gelly Documentation : Similarity Restraints
Copyright © 2008 Global Phasing Ltd.
All rights reserved.
- gelly provides a number of approaches to best exploit similarity information with restraints during refinement.
- Similarity can be between different chains within the structure being refined.
Such similarity arises because of Non Crystallographic Symmetry (NCS) and is conventionally exploited using
restraints on positions that are based on the superposition of the related chains (or parts of the chain).
The restraints are sometimes known as "soft-NCS" but will be called "superposition-based NCS" here.
- BUSTER provided superposition-based NCS restraints from their first releases using the TNT ncs program.
- The gelly module has its own superposition-based NCS restraint routines.
- The gelly code uses RMSD superposition routines from:
Coutsias, E.A., Seok, C., Dill, K.A.(2004) "Using quaternions to calculate RMSD", J. Comput. Chem., 25:1849-1857.
- The gelly routines essentially reproduced the TNT approach with some corrections (to derivatives) and improvements (more fine set selection).
- The problem with superposition-based NCS restraints is that in practice their use tends to be involved because
it is necessary to adjust restraints to take account of NCS violations and domain type motions.
- NCS violations are where the structures of the NCS partners are clearly distinct. This often arises because of different
crystal packing environments for part of the structure. If a conventional superposition-based NCS restraint is used then NCS violations
can only arise during refinement
if the atoms involved are removed from the restraint ("pruned out"). If distinct parts of the structure are modeled into density then
but not pruned out from superposition-based NCS restraints then the next round of refinement will be dominated by moving the
structures to agree with one another (not what is wanted!).
An alternative approach is to relax the restraints by setting a low weight or high sigma.
Although NCS violations are allowed by this approach much of the benefit for genuinely related parts of the structure is lost.
- Domain type motions are also prevented by the naive application of superposition-based NCS restraints. It is necessary
to separate the domains into different NCS sets and provide a separate restraint groups.
- Because of the complications in application there is a tendency for NCS information not to be used in refinement,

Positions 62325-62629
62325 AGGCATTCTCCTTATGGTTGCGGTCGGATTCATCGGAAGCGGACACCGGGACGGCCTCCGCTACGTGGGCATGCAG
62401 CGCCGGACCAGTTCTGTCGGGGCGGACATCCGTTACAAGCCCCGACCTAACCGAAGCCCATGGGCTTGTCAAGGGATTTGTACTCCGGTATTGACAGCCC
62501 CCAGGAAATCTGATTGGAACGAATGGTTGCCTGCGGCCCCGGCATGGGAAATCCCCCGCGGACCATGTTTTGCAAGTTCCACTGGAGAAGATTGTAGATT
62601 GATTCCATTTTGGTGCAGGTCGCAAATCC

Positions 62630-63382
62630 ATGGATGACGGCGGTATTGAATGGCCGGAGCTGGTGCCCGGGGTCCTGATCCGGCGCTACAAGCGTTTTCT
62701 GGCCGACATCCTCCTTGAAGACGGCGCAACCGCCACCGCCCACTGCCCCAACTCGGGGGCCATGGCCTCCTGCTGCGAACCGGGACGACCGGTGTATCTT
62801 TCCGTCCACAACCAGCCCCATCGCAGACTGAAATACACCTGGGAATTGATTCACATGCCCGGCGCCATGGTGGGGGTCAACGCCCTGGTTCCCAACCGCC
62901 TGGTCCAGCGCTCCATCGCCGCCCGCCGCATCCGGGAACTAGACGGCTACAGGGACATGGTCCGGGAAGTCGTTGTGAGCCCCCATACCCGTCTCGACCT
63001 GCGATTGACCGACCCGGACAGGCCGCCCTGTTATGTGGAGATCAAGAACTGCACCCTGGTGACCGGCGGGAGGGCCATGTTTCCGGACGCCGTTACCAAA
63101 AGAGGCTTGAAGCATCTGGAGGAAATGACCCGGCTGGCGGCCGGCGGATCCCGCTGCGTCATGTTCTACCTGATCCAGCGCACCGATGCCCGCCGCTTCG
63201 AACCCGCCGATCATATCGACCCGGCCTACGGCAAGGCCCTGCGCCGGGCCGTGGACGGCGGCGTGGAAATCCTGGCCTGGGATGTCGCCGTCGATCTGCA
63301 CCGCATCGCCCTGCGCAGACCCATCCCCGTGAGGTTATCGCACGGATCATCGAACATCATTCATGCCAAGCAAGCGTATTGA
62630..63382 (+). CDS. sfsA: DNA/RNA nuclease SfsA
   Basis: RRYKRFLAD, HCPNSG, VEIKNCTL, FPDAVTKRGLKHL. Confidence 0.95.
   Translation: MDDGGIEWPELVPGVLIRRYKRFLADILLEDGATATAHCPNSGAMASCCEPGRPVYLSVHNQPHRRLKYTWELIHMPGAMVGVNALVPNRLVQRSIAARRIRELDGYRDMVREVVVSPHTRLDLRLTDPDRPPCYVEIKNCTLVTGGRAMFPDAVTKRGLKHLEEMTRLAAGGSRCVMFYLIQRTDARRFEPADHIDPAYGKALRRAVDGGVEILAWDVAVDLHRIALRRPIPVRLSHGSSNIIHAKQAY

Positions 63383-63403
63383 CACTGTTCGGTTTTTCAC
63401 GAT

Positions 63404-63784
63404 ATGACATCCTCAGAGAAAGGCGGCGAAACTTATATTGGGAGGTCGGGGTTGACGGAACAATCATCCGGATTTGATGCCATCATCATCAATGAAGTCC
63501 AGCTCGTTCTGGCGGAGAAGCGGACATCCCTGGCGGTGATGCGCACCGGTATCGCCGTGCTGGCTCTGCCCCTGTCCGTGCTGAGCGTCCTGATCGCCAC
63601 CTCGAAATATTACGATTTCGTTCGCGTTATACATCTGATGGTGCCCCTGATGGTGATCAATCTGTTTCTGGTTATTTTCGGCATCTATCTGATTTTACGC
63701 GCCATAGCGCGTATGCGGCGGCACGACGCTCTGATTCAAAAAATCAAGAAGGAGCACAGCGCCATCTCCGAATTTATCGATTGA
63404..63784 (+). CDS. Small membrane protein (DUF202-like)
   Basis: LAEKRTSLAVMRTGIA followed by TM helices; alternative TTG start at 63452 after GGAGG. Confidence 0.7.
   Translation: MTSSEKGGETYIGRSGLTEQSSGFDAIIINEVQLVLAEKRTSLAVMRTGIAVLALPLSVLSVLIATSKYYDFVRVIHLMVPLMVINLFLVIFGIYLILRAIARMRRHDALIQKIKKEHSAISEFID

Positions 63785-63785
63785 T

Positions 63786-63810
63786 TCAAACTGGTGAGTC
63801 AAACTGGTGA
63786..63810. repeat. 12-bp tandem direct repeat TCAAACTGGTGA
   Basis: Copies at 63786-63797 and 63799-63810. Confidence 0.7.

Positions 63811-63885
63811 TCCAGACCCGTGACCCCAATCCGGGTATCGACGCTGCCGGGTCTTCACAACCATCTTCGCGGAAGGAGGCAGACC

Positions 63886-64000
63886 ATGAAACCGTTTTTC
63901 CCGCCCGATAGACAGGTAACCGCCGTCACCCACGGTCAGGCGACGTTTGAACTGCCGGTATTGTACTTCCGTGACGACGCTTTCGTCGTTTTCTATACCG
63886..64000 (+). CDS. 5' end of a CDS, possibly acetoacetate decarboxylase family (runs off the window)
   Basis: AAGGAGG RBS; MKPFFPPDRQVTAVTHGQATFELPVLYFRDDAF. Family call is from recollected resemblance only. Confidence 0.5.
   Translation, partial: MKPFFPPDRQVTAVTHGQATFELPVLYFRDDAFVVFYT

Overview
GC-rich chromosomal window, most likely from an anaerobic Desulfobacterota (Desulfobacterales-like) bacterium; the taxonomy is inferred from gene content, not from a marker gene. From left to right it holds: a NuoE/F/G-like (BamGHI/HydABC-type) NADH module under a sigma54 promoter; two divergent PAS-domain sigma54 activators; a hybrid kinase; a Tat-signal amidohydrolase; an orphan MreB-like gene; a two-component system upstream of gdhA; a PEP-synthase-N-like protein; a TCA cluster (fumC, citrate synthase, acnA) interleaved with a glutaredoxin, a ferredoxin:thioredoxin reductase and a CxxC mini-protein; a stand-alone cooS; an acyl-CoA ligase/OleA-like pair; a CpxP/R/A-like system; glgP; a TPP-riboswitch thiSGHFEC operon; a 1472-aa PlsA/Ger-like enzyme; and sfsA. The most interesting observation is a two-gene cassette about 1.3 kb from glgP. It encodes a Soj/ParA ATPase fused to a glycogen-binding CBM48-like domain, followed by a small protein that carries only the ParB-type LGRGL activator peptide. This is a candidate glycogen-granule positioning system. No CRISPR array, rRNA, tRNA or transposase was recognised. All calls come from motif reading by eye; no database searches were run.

despite the very clear benefits of using NCS restraints in refinement.
- To facilitate the use of NCS (and other similarity) information in refinement,
Local Structure Similarity Restraints (LSSR) have been developed.
- LSSR restraints are briefly described in an abstract number TP193 for the ACA Meeting 2008 June
- Publications describing the method in full are in preparation.
- This documentation provides information about how to use the
restraints in practice with this release of BUSTER (May 2008).
- LSSR restraints reduce the need for manual intervention in using NCS restraints during refinement.
Because of this simple command line arguments for their activation have been introduced.
- The automated options provide a simple approach that should satisfy many requirements. However, they may need some
Because of this it is also possible for users to precisely tailor the restraints in a detailed manner
using .Gelly type cards.
demonstrating the use of LSSR are maintained on the
Global Phasing BUSTER Wiki.
- It should be noted that if users prefer to use conventional superposition-based NCS restraints these are still
available for both positions and temperature factors. NCS setups from previous releases will work in exactly the same manner as before.
- NCS restraints allow the exploitation of the similarity between two or more chains within a structure.
- But suppose instead of having NCS we know that the structure being refined is closely related to a
structure that has already been solved.
- We call the known structure a "target structure". The target structure is provided by the user
as a pdb-format file. It remains fixed during the refinement.
- Restraints between the refined structure (or part of it) to the fixed target structure are very
much the same as NCS restraints between two or more chains in the refined structure.
- LSSR restraints can be used for target restraints.
A command line option facilitates the most common type of application.
- It is also possible to use superposition-based restraints to a target structure. There is no need to superpose the
target structure onto the refined structure.
Page Author: Oliver S. Smart
Please send feedback to: email@example.com
Last modification: 10.07.08